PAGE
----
Ilaiyaraaja was born in the state of Tamil Nadu in India. Although not well known in the West, he is a phenomenon in his native country. Some film composers have been described as prolific if they have scored a hundred films or more. Even Jerry Goldsmith who has more than 300 credits on The International Movie Database over 50 years pales into insignificance compared with Ilaiyaraaja's credits of nearly 900 over just 30 years. That's an average of about 30 films per year! Note that Ilaiyaraaja's name has a number of different spellings in English, so you will sometimes see him credited as Ilayaraja or Illayaraja or abbreviated to just "Raja".
Raja initially learned to play Tamil folk music on traditional instruments and performed across the state with his family. He studied music further in Madras (now Chennai), the movie capital of Southern India, and obtained a music diploma from Trinity College in London. He has travelled to Europe and studied the works of European classical composers including Bach, Mozart and Beethoven, and one of his main achievements has been to integrate elements from these disparate styles of music. This was clear from his first film "Annakili" which included simple Tamil songs modelled on traditional folk principles but orchestrated using the techniques of Western film music. He has also included, experimented with and adapted elements of jazz and pop music and Indian classical Carnatic music. His songs first heard on film became instant popular hits in the province, receiving much airplay and selling lots of records.
Not only is Raja's output prolific and his composition process rapid, but his composing technique is also quite remarkable. He conceives movie songs in his mind and directly writes out the parts to be copied for the instrumentalists to rehearse and record, and the duration is exactly as required by the film's director. Ilaiyaraaja has composed a symphony for the London Philharmonic Orchestra, and has released a number of albums of non-film music. One of these albums is "Thiruvasagam" which takes the form of an oratorio. It is a collection of classical hymns on Lord Shiva witten by the sage and poet Saint Manickavasagar, though it includes some English lyrics by Stephen Schwartz who has worked with Alan Menken as composer and lyricist for a number of Disney animations. As might be expected, the work has a spiritual dimension but it can be easily appreciated by audiences from a broad range of musical tastes. Raja's official web-site which includes music samples is at www.raaja.com and a complete database of his Tamil films and film songs (more than 5000) can be found at www.rakkamma.com.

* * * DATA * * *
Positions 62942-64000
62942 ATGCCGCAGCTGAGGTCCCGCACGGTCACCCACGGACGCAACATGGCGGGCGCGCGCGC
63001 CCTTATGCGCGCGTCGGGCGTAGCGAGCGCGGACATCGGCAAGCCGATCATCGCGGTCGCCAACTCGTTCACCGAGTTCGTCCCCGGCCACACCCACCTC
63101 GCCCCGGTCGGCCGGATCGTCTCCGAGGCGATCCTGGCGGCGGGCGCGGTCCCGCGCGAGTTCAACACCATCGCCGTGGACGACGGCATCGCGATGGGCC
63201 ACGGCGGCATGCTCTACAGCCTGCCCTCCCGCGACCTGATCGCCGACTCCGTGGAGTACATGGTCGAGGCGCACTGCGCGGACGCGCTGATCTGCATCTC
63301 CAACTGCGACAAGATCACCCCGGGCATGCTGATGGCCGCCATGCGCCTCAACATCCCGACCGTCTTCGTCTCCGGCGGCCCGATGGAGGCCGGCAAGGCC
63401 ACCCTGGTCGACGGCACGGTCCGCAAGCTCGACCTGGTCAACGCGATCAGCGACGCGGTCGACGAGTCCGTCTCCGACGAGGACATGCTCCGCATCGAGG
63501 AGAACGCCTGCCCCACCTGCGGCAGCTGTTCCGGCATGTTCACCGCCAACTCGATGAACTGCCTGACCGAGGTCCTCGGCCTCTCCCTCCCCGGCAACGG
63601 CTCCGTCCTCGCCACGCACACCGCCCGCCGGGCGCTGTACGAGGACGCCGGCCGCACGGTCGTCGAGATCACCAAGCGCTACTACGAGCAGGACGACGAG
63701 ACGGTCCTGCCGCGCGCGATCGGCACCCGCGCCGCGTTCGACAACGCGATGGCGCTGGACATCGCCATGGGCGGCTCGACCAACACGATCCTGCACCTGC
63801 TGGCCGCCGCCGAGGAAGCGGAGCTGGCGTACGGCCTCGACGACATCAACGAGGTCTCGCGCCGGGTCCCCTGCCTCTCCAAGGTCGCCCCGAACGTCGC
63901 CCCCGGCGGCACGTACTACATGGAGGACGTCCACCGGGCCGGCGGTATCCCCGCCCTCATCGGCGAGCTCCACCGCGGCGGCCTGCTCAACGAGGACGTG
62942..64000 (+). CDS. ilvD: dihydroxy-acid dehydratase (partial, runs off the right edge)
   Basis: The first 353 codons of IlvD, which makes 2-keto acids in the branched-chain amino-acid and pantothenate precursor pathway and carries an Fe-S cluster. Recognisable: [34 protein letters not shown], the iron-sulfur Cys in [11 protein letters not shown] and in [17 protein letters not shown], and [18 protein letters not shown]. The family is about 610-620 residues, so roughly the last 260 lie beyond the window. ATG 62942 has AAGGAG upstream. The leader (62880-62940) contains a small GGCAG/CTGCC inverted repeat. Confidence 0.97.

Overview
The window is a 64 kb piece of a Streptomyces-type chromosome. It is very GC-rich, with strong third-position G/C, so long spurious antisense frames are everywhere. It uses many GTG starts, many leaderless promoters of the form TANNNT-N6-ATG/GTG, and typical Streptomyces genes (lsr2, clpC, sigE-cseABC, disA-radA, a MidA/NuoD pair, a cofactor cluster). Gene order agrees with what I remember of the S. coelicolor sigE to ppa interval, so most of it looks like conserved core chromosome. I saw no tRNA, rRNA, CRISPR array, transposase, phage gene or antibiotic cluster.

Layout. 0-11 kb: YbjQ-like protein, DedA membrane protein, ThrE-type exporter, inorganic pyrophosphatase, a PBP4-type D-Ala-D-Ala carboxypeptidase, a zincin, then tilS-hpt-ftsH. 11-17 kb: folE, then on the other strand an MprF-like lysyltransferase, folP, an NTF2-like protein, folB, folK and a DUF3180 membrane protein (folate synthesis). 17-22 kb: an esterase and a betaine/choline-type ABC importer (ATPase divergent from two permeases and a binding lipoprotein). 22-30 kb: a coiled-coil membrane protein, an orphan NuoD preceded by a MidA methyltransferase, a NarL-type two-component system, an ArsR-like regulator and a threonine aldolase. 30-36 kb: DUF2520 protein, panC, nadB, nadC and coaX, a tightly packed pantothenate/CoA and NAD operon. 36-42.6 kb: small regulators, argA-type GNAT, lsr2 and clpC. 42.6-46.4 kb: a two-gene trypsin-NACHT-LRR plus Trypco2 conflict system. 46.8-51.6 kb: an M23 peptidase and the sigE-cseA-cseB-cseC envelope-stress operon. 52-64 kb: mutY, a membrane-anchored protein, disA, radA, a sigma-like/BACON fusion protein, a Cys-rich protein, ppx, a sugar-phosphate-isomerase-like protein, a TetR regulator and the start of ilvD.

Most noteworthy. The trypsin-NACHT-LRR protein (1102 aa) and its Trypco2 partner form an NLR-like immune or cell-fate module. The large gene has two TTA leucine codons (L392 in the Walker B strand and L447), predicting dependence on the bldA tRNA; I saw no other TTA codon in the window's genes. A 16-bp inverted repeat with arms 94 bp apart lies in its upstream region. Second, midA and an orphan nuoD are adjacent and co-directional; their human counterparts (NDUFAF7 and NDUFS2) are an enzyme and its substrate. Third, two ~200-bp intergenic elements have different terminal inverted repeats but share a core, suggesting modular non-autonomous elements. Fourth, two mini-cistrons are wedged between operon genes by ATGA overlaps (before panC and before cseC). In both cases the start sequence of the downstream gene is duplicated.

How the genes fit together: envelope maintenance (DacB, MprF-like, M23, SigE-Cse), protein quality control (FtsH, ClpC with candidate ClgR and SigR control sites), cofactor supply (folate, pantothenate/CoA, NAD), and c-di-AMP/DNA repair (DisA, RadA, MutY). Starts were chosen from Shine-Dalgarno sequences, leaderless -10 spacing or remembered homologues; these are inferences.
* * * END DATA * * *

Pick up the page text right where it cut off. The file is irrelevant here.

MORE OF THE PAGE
The soundtracks of two recent films by Ilaiyaraaja are creating waves right now: "Naan Kadavul" and "Nandha Lala", though they are not available on the Amazon websites in the West. Here is a recent article about the composer on The Comment Factory with video clips of songs from his movies. It is good at this point to observe that Ilaiyaraaja has also played a role in nurturing the talents of many young musicians in India including the composer A. R. Rahman who has recently gained a huge success with "Slumdog Millionaire". The movie "Paa" is released in many countries this month (December 2009) and tells the story of a boy whose genetic disease causes him to age rapidly. The 13 year old boy is played by the veteran actor Amitabh Bachchan who is 67. The soundtrack album is also on release and has songs either written or co-written by Ilaiyaraaja.
Revisiting a film from the 1980s, here is the song "Enna Satham" from the movie "Punnagai mannan" in two versions:
The song is based upon a classical Indian Raaga called "Sindhu Bhaivani" and if you understand music and tamil, here is full analysis of the song including comments about the use of C minor and D minor chords which would be unusual in Western music. And finally here are two videos on youtube: Ilaiyaraaja conducting a small orchestra and Irish choir in an advert for a well-known jewellery store, and an Italian programme showing the Maestro performing Live in Italy.
Ilaiyaraaja has three sons who all have careers in the film industry. His youngest son is Yuvan Shankar Raja who has shot to fame as a film score composer during the past decade. Here is a video of father and youngest son Ilaiyaraaja & Yuvan Shankar Raja performing and improvising live when the son invited his father to do a slot at one of his concerts.
There are few examples of Ilaiyaraaja's music in Western stores, but a few can be found as follows: